While Pyongyang is unlikely to risk the consequences of attacking the U.S. or South Korea, it's trying to force Washington to deliver on promises of fuel aid and other assistance that have been delayed on Capitol Hill. "While the aid to Pyongyang is based on the idea that it's in our interests to keep an unstable and dangerous regime warm and fed, Congress sees it as a bribe," says Thompson. Based on its extortionist behavior, North Korea seems to agree.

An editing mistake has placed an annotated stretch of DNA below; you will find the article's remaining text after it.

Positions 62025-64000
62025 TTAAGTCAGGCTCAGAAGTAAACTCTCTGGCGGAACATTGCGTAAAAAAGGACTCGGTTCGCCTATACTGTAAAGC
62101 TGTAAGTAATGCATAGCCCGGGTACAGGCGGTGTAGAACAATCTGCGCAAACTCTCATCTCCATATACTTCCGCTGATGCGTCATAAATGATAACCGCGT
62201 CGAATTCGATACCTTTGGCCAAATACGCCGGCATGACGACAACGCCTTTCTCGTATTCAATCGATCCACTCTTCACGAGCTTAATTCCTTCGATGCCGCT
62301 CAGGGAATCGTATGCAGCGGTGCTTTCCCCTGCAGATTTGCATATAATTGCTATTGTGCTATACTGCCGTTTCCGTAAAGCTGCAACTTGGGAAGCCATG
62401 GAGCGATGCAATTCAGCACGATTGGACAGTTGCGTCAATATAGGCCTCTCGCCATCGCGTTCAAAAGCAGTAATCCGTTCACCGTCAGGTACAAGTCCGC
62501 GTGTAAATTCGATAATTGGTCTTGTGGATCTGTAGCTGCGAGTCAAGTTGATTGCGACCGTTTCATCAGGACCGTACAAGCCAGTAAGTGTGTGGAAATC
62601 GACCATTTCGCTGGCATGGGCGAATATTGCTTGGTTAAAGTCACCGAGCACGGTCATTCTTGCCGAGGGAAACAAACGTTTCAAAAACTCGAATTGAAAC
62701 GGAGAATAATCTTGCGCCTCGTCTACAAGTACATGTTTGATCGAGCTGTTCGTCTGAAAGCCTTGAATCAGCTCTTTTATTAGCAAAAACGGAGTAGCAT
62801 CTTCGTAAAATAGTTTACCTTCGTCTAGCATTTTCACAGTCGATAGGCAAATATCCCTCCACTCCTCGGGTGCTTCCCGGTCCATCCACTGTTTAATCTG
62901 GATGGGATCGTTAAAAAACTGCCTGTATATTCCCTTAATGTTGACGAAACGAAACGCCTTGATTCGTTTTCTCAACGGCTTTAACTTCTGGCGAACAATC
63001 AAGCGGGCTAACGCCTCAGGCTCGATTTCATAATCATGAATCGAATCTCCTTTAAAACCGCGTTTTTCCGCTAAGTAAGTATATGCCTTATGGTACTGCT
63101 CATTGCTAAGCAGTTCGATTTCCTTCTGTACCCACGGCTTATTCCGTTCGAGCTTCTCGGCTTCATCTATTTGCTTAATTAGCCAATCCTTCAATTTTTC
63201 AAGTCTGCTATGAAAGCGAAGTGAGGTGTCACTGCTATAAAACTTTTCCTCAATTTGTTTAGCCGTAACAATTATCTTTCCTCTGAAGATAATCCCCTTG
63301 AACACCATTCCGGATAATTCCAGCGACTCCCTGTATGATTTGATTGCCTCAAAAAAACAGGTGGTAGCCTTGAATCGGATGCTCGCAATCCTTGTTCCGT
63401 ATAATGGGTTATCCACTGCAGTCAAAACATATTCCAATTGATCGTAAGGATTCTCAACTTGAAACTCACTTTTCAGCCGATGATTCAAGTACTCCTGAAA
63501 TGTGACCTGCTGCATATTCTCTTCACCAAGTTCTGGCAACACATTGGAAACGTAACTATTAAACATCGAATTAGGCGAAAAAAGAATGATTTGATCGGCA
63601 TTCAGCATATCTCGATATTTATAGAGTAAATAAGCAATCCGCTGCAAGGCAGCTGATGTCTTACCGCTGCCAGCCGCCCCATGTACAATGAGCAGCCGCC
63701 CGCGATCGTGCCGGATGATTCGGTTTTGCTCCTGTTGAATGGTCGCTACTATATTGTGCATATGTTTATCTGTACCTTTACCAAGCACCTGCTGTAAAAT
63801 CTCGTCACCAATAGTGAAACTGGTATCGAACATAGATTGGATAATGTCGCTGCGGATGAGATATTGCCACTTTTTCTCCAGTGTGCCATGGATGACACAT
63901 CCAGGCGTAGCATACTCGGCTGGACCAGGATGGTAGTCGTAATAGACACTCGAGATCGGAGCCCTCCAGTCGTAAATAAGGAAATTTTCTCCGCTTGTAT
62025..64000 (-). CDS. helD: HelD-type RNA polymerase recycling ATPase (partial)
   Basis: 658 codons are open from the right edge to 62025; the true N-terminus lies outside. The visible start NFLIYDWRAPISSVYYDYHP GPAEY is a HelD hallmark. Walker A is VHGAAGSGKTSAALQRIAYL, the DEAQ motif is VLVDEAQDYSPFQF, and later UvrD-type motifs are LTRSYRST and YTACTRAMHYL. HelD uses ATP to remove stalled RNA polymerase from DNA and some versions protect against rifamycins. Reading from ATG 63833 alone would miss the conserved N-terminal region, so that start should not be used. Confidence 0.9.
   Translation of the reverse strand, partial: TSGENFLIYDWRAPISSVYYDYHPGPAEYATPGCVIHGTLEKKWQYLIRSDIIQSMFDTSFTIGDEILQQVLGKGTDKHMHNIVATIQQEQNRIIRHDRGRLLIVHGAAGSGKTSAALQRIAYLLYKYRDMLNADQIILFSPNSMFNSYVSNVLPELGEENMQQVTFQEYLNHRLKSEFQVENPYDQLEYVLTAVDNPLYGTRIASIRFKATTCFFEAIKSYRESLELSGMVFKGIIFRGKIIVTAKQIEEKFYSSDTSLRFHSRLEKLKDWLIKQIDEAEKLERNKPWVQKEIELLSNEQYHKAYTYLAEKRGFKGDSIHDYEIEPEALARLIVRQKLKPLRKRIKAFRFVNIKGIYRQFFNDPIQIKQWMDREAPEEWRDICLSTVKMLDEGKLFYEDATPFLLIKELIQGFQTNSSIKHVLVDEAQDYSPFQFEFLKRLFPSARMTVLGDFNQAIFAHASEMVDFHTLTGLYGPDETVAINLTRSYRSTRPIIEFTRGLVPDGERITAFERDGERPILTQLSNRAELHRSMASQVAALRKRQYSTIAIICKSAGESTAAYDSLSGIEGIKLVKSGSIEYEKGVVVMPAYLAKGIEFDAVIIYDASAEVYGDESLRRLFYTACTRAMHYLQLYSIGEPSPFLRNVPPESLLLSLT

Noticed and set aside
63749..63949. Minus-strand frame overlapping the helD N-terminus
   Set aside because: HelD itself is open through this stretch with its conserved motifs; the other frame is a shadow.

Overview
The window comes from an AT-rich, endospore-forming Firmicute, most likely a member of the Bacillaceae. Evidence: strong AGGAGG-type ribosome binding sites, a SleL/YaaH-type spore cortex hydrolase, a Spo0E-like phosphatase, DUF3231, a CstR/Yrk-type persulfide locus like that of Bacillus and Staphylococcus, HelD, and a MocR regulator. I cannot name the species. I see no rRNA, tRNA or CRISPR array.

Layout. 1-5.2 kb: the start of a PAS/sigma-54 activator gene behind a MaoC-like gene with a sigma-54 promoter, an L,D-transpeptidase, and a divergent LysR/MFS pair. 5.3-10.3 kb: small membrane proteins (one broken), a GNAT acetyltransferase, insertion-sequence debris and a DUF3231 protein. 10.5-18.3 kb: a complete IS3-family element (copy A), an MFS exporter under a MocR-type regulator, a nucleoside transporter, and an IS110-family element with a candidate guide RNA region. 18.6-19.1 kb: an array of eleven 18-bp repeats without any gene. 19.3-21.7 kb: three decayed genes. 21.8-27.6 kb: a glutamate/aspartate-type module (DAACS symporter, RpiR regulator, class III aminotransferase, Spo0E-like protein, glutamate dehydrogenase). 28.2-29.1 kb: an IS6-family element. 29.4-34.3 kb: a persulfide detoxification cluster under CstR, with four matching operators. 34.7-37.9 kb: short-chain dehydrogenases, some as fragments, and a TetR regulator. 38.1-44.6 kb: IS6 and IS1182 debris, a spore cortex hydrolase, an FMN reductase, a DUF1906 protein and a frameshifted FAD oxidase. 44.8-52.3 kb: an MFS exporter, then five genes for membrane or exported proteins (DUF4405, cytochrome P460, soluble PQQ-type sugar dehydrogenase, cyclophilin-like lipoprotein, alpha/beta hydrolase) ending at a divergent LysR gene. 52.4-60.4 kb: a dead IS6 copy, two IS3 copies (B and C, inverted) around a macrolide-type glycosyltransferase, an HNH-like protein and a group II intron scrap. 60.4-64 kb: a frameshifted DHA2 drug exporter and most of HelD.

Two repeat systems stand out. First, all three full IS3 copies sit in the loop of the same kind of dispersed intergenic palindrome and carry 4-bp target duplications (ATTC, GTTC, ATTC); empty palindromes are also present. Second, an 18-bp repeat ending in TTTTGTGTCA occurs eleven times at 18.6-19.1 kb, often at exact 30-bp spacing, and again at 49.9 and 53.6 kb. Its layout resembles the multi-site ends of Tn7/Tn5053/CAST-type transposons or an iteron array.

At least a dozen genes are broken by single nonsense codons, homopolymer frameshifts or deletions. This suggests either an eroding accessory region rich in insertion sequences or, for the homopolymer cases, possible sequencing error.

Threatening to "blow up" the U.S. isn't the smartest way to approach negotiations with Washington -- but acting crazy is the preferred North Korean strategy for getting aid from the U.S. Ahead of Tuesday's talks between the two countries, North Korea's defense minister warned that his country was ready for war and would even consider pre-emptive strikes against U.S. forces. "This is nothing new," says TIME Pentagon correspondent Mark Thompson. "The tone of their rhetoric ebbs and flows with the progress of negotiations with the U.S."